In its Energy Sector Directions paper the bank said it would only finance coal-fired power plants in “rare circumstances”, in a move echoing US President Barack Obama’s policy to curb climate change.
The bank said an example of rare circumstances was when it needed to “meet basic energy needs in countries with no feasible alternatives”
The paper states that WBG will make every effort to “minimize the financial and environmental costs of expanding reliable energy supply” while also recognizing that “each country determines its own path for achieving its energy aspirations”.
It emphasizes the importance of selecting areas in which the bank can best help countries mobilize energy solutions that reduce poverty sustainably.
WBG president Jim Yong Kim, who led the discussion with the executive board, said the paper’s directions were anchored in the group’s overarching goals of reducing the global rate of extreme poverty to 3% by 2030 and fostering the income growth of the bottom 40% in every country.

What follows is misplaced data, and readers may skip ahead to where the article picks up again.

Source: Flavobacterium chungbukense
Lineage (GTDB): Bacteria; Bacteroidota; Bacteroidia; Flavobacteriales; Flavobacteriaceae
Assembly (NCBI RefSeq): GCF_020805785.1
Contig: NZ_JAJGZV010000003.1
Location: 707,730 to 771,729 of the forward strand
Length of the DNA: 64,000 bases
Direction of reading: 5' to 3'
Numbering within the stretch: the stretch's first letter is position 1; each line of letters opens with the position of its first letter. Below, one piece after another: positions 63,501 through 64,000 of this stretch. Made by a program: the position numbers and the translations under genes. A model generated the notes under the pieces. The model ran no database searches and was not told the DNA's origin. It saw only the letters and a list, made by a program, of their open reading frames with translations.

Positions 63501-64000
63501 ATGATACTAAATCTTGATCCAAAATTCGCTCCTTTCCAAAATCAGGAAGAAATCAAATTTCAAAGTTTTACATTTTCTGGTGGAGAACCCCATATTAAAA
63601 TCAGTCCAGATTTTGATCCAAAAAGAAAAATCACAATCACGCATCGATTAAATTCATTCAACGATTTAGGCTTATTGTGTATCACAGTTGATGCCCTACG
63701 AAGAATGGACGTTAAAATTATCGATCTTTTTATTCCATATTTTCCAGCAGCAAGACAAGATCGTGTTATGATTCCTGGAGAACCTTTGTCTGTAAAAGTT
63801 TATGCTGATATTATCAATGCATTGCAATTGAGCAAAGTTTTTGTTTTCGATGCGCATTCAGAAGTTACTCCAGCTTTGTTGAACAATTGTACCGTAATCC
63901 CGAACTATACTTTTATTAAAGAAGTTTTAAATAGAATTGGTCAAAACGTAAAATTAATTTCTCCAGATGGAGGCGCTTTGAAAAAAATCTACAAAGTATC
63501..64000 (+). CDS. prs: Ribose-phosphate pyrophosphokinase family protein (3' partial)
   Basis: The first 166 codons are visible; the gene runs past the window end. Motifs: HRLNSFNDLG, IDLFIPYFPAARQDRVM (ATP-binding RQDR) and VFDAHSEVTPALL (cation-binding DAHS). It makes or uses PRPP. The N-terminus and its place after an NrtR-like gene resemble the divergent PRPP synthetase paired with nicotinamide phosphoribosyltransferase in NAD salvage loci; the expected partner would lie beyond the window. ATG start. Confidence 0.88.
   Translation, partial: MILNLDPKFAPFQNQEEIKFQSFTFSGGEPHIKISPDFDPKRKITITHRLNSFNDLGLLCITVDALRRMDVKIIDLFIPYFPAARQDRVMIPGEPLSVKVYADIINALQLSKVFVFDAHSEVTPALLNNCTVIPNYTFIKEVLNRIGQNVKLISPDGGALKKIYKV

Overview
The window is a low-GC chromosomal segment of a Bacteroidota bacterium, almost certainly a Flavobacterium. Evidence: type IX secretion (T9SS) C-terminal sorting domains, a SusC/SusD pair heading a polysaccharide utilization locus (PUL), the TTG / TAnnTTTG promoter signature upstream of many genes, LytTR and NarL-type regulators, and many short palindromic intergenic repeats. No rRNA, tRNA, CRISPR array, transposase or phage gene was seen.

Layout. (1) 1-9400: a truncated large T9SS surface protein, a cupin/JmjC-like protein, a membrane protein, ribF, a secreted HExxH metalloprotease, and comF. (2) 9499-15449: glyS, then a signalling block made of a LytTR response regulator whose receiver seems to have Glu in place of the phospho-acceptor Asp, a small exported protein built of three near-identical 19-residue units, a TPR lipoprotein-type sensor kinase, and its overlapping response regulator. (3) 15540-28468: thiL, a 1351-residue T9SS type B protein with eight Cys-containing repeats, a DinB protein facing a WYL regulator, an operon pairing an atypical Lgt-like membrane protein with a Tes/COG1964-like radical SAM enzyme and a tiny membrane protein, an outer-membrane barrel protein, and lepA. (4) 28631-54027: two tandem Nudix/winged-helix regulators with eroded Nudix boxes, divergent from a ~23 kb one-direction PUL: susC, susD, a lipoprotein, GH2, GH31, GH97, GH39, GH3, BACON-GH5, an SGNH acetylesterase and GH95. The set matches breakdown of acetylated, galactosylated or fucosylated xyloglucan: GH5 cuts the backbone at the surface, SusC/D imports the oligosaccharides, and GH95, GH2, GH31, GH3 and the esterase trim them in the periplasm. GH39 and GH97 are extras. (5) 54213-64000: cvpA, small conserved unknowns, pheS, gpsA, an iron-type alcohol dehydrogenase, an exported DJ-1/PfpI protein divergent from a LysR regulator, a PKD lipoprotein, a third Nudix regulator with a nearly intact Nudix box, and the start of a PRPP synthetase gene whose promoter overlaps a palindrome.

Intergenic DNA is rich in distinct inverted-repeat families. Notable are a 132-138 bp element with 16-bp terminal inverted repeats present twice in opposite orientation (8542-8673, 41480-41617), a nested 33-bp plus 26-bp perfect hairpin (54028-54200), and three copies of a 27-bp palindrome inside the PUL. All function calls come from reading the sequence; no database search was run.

“We need affordable energy to help end poverty and to build shared prosperity,” Kim said.
“We will also scale up efforts to improve energy efficiency and increase renewable energy –according to countries’ needs and opportunities.”
The bank’s move may not have a huge practical impact – it hasn’t funded a major coal project since providing South Africa with a $3 billion loan in 2010 – but it signals a growing global pressure and trend for major organizations and world powers to take steps away from the fossil fuel.
In a blog post last week, Center for Global Development visiting policy fellow Scott Morris weighed up the World Bank’s options and said while it was important the bank minimized its lending for coal, it needed to ensure it didn’t do it at the expense of its larger goals.
“The bank should be ambitious in working towards clean energy approaches in its development strategies but it would be a mistake to definitively rule out coal in all circumstances,” Morris said.
“Such a decision would be bad for development and would also undermine the very goals that the bank’s coal critics espouse by further pitting developing and developed countries against each other in the climate debate occurring within the bank.”